In March 2022, corporate watchdog RAID published a briefing paper on reports of serious human rights violations at the North Mara mine, and in 2021 five human rights groups including Global Witness and Swiss Aid wrote to the CEO of the LBMA questioning the credibility of its responsible sourcing programme saying it failed to halt the trade in tainted gold. And only last month, RAID published a further briefing paper, and 21 Tanzanian nationals filed a case against Barrick Gold in the courts of Canada alleging abuse, torture and killings at the hands of security forces at the Mine. RAID further filed detailed submissions with the LBMA raising concerns about the human rights abuses in 2020 and in 2022 urging the LBMA to act to stop the trade in tainted gold.
However, the LBMA has continued (and continues) to issue a “Responsible Gold Certificate” to the company which refines the gold from the mine, accrediting them as a “Good Delivery” refiner.
By issuing this certificate, the LBMA is verifying that (1) gold refined at the mine constituted “Good Delivery” gold which was responsibly sourced and (2) that the refiner was complying with the LBMA’s Responsible Gold Guidance. This in turn signifies that the LBMA is content that it and the refiner had properly conducted human rights due diligence on the mine and found nothing which breached the LBMA’s mandatory minimum standards.
The claimants allege that at the time of their relatives’ deaths the LBMA was wrongly certifying that gold refined at the mine was untainted by serious and longstanding human rights abuses. Instead, it is argued in the legal claim that the LBMA should have followed its own rules and sanctioned the refiner by suspending or removing it from the LBMA’s Good Delivery list.
The effect of removing LBMA accreditation and its Responsible Gold Certificate would be commercially and reputationally disastrous not only to the refiner, but would also hit the mine, as both would lose access to the London gold market, which is the largest in the world. This, the claimants allege, would have forced the mine and the refiner to finally put a stop to the systematic human rights abuse of artisanal miners.  If this had happened, they believe that ZZZ and ZZY would still be alive.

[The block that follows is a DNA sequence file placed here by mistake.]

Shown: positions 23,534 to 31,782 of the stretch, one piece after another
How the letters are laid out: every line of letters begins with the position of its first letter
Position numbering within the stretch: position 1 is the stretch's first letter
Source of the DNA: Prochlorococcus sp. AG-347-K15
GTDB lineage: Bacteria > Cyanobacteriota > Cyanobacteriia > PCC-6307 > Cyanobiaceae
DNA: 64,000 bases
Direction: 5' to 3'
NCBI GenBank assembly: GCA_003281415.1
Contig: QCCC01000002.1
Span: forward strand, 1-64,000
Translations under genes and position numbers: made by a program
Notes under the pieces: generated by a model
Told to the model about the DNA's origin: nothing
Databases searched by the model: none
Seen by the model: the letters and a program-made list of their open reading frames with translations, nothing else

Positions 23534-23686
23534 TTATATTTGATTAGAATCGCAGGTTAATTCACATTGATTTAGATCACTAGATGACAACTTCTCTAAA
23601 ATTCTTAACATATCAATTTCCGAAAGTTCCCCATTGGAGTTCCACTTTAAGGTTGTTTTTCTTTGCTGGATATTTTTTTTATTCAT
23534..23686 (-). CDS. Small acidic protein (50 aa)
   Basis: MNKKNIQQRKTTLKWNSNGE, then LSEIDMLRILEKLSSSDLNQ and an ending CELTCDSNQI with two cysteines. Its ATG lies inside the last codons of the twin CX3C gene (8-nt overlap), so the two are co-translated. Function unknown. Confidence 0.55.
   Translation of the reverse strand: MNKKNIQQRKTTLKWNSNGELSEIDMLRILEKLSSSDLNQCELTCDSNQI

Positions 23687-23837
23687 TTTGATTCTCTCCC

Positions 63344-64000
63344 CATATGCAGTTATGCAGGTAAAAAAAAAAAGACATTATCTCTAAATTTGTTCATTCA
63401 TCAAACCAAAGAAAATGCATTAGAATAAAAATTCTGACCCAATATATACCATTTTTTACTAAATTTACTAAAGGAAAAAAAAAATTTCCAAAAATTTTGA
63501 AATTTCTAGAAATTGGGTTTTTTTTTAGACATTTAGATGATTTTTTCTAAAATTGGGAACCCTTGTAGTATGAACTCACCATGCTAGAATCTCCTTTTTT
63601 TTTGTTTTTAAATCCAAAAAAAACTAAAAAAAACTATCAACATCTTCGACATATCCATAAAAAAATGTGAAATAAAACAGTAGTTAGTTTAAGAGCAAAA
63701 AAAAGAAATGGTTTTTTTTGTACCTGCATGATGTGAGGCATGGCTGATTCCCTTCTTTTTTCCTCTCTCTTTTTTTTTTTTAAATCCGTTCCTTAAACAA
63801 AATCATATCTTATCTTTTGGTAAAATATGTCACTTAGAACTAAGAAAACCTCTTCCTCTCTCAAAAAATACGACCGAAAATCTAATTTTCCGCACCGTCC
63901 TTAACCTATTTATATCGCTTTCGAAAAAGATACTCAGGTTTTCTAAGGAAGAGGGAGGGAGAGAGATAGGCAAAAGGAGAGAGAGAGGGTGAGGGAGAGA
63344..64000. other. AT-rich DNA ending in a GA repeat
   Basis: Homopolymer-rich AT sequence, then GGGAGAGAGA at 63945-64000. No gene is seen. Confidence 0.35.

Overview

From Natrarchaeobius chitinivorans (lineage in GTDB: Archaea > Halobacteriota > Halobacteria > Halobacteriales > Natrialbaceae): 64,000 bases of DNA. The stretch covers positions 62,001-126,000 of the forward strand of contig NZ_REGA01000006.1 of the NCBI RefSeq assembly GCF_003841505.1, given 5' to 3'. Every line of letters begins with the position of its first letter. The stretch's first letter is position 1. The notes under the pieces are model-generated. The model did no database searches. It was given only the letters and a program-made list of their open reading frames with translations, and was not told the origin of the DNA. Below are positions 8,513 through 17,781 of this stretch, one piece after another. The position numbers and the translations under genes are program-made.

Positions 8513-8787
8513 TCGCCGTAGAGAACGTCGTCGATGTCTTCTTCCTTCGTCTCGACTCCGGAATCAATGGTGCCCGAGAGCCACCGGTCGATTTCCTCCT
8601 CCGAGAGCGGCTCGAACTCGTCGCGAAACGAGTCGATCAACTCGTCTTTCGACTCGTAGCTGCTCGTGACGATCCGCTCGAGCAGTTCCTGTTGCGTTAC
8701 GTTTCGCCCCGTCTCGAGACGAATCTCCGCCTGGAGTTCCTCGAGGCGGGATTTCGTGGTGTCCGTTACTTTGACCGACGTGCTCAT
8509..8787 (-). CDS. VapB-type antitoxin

Partner at Leigh Day, Daniel Leader, said:
“For too long social auditors and certification bodies have been used to greenwash serious human rights and environmental abuses linked to corporate conduct.  It is high time that their own role is scrutinised and that they are held to account for failings which allow human rights abuses to continue unchecked.”
Senior Associate at Leigh Day, Alex Wessely, said:
“Our clients believe that if a certification body causes adverse human rights impacts, then they must be held to account. This is even more important where companies are outsourcing their own human rights due diligence to specialist organisations, then relying on the audit to escape liability if things go wrong. Our clients are a victim of this accountability gap, and this loophole must be closed if they are to obtain justice.”

Daniel Leader
Corporate accountability Diesel emissions claims Environment Group claims Human rights International litigation

Daniel Leader

International human rights, business human rights and corporate accountability lawyer

Alex Wessely
Corporate accountability Diesel emissions claims Group claims

Alex Wessely

Alex Wessely is a senior associate solicitor in the international department.

Landing Page
Malawi BAT farmers

Corporate accountability

Representing people living outside the UK in claims brought in the English courts against large multinational companies for their activities overseas